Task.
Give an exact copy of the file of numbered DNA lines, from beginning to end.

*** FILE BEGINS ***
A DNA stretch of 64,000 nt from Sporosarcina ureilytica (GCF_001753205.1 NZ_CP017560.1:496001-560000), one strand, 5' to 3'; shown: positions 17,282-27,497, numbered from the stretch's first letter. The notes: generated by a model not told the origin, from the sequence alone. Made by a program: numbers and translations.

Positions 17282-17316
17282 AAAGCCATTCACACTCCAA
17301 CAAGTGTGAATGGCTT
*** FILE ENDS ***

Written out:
A DNA stretch of 64,000 nt from Sporosarcina ureilytica (GCF_001753205.1 NZ_CP017560.1:496001-560000), one strand, 5' to 3'; shown: positions 17,282-27,497, numbered from the stretch's first letter. The notes: generated by a model not told the origin, from the sequence alone. Made by a program: numbers and translations.

Positions 17282-17316
17282 AAAGCCATTCACACTCCAA
17301 CAAGTGTGAATGGCTT